If patients are due to undergo any medical tests or procedures, they must inform the relevant healthcare practitioners that they are taking Loxapine. As this medication can affect the use of anesthetics, patients must tell their physician or dentist that they are taking Loxapine before any procedures or dental work is carried out.

In some patients, Loxapine may cause a movement disorder, known as tardive dyskinesia. If patients exhibit the following symptoms, they should seek medical help straight away:

  • Puffing of the cheeks
  • Lip puckering or smacking
  • Uncontrolled chewing movements
  • Rapid, worm-like movements of the tongue
  • Uncontrolled movements of the legs or arms

Patients could develop neuroleptic malignant syndrome (NMS) when taking Loxapine and should stop taking the medication and seek immediate medical help if they experience the following symptoms:

  • Difficulty breathing
  • Convulsions or seizures
  • Fast heartbeat
  • Low or high blood pressure
  • High fever
  • Loss of bladder control
  • Increased sweating
  • Unusually pale skin
  • Tiredness
  • Severe muscle stiffness

When taking Loxapine, patients may feel drowsy or less alert than they usually do. This may occur more frequently when the patient's dose of Loxapine is increased. Patients may feel drowsy upon waking, even if the medication is taken at bedtime. If affected in this way, patients should not operate machinery, drive or perform any potentially dangerous tasks.

In some cases, patients may feel lightheadedness, faintness or dizziness when getting up from a lying or sitting position. Patients should get up slowly in order to try and reduce these side-effects. If this persists, patients should notify their physician.

When taking Loxapine, patients may experience dryness of the mouth. In order to relieve these side effects, patients may suck sugarless candy, chew gum or use a saliva substitute. However, patients should notify their physician or dentist if this side-effect continues for longer than a period of two weeks. A persistent dry mouth can increase the risk of tooth decay, infections and/or dental disease.

As a category C medication, Loxapine should only be used during pregnancy if the benefits of taking the medication outweigh the risks. If Loxapine is used during the third trimester of pregnancy, babies may experience withdrawal and/or extrapyramidal effects following the birth.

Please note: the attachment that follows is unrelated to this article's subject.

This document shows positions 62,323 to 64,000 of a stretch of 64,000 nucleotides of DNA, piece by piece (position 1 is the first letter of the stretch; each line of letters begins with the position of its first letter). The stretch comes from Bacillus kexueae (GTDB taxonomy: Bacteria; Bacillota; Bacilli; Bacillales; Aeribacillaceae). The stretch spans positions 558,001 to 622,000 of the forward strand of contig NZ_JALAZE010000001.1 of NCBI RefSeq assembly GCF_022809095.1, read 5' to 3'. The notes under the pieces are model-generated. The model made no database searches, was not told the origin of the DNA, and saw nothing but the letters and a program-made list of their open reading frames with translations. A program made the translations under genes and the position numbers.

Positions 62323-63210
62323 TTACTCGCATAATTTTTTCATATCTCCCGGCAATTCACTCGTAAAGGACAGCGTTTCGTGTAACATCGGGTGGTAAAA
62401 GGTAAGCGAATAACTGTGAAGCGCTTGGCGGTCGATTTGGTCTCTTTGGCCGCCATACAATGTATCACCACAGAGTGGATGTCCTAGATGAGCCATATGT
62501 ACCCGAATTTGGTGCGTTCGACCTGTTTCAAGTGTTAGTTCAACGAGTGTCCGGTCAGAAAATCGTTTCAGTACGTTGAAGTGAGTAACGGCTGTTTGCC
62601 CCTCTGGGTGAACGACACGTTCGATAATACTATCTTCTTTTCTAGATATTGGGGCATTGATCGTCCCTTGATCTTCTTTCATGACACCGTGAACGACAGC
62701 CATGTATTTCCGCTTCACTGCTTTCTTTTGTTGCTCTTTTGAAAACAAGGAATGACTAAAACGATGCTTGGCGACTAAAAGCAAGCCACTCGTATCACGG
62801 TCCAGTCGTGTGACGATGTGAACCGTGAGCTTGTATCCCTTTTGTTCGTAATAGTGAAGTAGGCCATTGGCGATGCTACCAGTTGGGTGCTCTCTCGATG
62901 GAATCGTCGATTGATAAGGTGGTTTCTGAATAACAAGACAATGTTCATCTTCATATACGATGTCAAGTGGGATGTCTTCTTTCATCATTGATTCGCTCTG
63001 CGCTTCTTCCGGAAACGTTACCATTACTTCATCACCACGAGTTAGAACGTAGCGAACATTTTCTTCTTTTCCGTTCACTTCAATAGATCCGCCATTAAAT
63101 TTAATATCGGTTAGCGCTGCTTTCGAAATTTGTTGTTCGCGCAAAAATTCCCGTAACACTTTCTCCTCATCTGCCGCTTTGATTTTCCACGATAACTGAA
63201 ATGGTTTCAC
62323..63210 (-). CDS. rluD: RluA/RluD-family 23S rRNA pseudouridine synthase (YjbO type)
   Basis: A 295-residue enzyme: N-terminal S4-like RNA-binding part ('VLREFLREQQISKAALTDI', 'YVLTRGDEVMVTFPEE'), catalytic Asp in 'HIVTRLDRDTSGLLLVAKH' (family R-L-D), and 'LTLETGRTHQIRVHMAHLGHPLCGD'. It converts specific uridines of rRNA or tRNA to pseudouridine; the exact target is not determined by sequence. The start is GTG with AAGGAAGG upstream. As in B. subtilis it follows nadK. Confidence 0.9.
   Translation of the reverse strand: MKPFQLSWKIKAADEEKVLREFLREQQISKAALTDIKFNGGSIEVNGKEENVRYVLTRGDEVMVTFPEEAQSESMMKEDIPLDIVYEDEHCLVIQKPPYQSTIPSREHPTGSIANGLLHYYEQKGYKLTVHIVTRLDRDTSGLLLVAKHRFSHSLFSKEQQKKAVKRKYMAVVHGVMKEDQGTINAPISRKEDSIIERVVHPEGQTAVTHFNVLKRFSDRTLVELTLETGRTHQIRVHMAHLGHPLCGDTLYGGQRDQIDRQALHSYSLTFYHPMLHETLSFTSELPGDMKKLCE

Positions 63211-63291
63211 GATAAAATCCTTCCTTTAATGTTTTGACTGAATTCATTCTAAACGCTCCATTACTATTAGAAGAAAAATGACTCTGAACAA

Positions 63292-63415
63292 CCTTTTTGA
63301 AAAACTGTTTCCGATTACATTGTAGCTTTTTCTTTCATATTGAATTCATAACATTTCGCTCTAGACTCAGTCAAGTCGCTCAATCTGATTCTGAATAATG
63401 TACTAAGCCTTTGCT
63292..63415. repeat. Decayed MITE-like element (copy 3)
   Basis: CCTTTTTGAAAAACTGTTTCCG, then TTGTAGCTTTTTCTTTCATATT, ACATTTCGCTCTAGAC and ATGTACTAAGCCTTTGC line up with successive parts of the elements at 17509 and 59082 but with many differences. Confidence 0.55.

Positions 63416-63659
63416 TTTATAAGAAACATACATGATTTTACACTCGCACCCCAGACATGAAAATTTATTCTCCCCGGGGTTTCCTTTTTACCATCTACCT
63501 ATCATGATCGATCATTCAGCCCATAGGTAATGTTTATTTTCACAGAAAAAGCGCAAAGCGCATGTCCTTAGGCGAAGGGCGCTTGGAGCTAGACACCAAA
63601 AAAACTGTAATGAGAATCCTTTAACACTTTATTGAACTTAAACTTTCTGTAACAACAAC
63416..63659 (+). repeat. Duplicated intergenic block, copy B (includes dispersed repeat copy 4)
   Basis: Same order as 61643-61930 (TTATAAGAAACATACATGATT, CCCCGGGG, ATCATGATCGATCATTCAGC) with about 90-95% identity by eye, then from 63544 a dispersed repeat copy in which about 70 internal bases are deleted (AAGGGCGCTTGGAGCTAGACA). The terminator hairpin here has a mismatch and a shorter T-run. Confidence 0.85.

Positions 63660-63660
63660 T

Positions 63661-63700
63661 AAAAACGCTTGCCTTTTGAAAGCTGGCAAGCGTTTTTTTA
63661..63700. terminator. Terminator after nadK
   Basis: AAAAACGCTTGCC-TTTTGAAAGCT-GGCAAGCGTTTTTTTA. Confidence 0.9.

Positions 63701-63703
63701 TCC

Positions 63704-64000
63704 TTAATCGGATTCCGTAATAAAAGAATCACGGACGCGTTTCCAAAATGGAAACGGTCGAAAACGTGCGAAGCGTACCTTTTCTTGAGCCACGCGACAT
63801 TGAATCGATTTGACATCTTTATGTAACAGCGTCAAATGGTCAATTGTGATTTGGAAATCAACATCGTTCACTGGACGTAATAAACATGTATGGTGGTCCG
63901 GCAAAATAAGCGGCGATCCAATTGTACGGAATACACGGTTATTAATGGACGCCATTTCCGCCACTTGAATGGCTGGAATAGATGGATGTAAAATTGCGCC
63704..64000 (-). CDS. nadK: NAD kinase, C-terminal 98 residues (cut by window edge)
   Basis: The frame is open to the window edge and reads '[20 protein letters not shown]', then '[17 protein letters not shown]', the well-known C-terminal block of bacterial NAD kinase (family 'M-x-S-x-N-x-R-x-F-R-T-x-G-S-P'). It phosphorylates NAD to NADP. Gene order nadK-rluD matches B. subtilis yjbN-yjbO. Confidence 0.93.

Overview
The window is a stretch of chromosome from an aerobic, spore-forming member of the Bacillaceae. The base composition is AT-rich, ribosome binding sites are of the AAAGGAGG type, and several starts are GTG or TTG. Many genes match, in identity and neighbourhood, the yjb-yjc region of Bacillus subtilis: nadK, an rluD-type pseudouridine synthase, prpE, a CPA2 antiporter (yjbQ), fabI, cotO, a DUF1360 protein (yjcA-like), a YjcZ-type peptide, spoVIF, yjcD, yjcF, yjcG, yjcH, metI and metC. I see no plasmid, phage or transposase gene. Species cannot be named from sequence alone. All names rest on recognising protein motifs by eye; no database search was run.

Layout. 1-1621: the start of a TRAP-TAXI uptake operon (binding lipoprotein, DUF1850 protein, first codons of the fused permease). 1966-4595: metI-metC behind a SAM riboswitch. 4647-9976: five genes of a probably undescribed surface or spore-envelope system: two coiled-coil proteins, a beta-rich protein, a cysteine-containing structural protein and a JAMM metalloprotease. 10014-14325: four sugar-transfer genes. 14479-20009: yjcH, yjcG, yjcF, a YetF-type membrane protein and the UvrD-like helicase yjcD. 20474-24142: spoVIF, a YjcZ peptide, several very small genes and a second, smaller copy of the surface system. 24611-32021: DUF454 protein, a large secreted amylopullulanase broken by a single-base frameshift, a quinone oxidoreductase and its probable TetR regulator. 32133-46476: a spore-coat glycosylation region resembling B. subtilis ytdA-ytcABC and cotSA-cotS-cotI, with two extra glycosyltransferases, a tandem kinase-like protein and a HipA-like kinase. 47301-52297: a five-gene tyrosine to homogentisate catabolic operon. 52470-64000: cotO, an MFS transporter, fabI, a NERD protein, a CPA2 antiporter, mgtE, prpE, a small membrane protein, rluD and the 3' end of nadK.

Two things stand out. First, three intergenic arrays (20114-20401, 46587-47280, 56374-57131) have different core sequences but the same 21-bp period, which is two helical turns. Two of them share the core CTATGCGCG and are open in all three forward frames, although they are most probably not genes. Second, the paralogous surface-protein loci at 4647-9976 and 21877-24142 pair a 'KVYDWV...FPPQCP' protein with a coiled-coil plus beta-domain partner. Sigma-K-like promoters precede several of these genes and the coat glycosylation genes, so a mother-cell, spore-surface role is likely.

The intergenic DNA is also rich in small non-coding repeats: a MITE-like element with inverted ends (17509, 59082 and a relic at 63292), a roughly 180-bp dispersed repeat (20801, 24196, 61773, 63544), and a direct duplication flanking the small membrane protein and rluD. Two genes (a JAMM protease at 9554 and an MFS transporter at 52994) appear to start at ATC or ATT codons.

If patients become pregnant while taking Loxapine, they should notify their physician straight away.

If patients breastfeed whilst taking Loxapine, the medication could be excreted in their breast milk and may cause harm to the infant. Due to this, patients should not breastfeed whilst they are taking Loxapine and should not breastfeed soon after their last dose of Loxapine as the medication may still be in their system.

Before using Loxapine, patients should tell their physician if they have any known allergies. In rare cases, patients may exhibit an allergic reaction whilst taking Loxapine and, if so, they will require emergency medical treatment. If a patient is experiencing an allergic reaction, they may exhibit the following symptoms:

  • Hoarseness
  • Gasping for breath
  • Hives
  • Difficulty swallowing
  • Itching
  • Difficulty breathing
  • Swelling affecting the lips, tongue, throat, mouth face or hands

Storage

When storing medication at home, patients should ensure that it is in a safe location and that children and/or pets cannot gain access to it. In order to store Loxapine properly, patients should follow the manufacturer's instructions and/or the medication guidelines.

Generally, Loxapine can be kept at room temperature but should not be exposed to light, moisture or heat.

If patients are advised to stop taking Loxapine or if the medication reaches its use-by date, patients should dispose of it carefully. It is not safe to throw Loxapine out with regular household waste as it may pose a risk to other people. Instead, patients or their caregivers should contact a physician's office or pharmacist and make use of a specialist medicine disposal service.

Summary

Without effective treatment, schizophrenia can be an extremely debilitating condition. If patients experience confused thinking and/or hallucinations, they may feel very distressed or frightened and this could result in them act irrationally or in potentially dangerous ways.

However, patients can obtain relief from their symptoms with the appropriate medication. When Loxapine is used successfully, periods of psychosis are reduced or eliminated completely, and patients tend to feel calmer and less agitated.

Whilst Loxapine is not a cure for schizophrenia, it can be used on a long-term basis. When the appropriate dose of medication is used, Loxapine can successfully reduce the patient's symptoms and enable them to function more effectively.